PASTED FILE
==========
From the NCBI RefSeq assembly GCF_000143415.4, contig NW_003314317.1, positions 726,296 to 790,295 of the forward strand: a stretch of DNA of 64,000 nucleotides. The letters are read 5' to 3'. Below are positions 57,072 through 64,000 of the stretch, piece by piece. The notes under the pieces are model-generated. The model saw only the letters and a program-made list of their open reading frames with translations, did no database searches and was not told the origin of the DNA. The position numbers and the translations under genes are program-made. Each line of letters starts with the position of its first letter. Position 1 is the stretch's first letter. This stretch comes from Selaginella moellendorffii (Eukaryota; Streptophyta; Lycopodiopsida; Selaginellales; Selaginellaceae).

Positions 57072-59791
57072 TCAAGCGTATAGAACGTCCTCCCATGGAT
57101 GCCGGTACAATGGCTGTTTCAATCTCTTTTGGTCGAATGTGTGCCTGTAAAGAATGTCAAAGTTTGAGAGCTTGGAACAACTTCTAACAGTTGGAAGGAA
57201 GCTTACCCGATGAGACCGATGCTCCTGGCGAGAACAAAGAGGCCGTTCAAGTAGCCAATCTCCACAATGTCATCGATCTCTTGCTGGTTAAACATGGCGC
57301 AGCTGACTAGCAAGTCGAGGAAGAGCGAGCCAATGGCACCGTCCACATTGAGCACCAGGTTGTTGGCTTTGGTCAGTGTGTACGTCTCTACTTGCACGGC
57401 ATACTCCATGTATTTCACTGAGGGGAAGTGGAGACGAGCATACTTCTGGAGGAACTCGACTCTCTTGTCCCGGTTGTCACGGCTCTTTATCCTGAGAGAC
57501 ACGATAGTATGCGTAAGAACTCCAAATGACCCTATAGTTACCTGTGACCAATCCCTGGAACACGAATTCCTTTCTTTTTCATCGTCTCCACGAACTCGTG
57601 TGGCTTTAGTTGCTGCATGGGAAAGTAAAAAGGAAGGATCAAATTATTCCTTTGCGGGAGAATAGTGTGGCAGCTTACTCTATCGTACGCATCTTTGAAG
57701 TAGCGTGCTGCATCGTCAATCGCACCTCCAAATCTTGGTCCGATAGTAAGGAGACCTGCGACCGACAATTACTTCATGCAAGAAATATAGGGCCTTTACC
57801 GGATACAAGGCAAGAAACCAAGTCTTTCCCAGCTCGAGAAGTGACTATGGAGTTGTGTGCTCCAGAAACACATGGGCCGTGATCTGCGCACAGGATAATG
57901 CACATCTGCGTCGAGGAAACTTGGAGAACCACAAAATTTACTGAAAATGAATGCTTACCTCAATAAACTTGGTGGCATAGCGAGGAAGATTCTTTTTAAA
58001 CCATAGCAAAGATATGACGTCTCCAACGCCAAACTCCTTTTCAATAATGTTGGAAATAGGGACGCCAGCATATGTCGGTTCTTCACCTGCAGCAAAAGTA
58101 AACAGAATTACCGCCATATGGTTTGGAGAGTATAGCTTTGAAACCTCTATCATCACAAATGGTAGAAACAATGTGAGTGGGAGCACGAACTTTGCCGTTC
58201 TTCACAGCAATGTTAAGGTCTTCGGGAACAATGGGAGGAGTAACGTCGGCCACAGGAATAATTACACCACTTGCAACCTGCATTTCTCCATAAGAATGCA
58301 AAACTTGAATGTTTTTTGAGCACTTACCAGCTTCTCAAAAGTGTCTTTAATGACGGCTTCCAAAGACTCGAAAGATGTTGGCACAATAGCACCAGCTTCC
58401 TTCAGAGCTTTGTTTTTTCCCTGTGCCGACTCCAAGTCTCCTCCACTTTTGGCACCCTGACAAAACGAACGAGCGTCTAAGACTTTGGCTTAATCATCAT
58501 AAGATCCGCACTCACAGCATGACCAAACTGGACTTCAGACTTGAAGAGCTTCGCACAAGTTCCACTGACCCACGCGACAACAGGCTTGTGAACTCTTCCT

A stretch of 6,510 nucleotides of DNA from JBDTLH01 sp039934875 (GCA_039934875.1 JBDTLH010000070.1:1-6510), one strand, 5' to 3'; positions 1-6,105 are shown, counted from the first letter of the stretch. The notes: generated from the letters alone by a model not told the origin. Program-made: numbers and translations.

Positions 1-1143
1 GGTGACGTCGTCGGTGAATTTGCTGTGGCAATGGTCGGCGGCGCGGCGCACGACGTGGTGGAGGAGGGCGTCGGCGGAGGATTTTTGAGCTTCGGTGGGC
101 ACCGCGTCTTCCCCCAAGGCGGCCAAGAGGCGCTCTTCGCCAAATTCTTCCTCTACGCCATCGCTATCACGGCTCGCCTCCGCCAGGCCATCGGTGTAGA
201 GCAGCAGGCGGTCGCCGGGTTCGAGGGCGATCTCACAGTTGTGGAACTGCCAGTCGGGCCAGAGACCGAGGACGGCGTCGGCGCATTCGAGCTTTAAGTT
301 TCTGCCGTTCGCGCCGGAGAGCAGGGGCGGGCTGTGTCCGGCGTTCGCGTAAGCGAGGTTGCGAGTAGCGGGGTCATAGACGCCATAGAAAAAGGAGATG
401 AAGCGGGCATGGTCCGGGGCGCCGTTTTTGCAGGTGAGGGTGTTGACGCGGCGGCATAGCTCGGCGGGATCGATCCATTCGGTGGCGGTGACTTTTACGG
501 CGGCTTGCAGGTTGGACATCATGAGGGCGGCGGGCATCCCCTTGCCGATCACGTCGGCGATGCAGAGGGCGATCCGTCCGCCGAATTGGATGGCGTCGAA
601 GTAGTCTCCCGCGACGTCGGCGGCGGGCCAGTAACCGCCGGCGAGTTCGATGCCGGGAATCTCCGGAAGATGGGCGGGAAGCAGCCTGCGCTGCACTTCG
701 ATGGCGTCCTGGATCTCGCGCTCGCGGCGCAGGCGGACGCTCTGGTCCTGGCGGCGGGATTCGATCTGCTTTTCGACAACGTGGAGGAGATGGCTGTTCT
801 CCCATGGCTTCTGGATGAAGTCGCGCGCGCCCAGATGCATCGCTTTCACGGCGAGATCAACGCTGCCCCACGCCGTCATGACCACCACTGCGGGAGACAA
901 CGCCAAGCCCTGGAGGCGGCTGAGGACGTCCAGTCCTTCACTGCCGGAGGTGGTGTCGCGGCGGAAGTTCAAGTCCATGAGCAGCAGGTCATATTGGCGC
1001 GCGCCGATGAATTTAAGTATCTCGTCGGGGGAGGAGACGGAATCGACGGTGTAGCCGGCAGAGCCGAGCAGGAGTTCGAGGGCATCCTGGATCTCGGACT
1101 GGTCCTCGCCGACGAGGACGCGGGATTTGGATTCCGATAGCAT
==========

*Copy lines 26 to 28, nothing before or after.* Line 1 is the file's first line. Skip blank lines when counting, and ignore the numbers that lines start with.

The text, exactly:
501 CGGCTTGCAGGTTGGACATCATGAGGGCGGCGGGCATCCCCTTGCCGATCACGTCGGCGATGCAGAGGGCGATCCGTCCGCCGAATTGGATGGCGTCGAA
601 GTAGTCTCCCGCGACGTCGGCGGCGGGCCAGTAACCGCCGGCGAGTTCGATGCCGGGAATCTCCGGAAGATGGGCGGGAAGCAGCCTGCGCTGCACTTCG
701 ATGGCGTCCTGGATCTCGCGCTCGCGGCGCAGGCGGACGCTCTGGTCCTGGCGGCGGGATTCGATCTGCTTTTCGACAACGTGGAGGAGATGGCTGTTCT